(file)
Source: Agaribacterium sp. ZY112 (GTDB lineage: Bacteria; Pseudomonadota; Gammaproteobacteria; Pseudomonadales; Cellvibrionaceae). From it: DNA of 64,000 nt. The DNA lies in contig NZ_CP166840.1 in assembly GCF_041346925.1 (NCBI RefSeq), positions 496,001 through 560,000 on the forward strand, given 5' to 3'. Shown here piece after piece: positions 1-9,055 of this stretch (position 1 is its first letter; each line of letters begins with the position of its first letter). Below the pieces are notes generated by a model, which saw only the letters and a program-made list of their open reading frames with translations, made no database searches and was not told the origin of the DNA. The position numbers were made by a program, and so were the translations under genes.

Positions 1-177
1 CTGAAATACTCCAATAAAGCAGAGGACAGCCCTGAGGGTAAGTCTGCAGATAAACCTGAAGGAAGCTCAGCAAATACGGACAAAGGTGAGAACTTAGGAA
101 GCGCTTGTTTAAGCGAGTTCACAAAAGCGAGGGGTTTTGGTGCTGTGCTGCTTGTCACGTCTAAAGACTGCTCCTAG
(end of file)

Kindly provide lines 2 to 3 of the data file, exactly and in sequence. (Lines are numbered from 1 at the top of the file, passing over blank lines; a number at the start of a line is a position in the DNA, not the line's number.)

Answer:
Positions 1-177
1 CTGAAATACTCCAATAAAGCAGAGGACAGCCCTGAGGGTAAGTCTGCAGATAAACCTGAAGGAAGCTCAGCAAATACGGACAAAGGTGAGAACTTAGGAA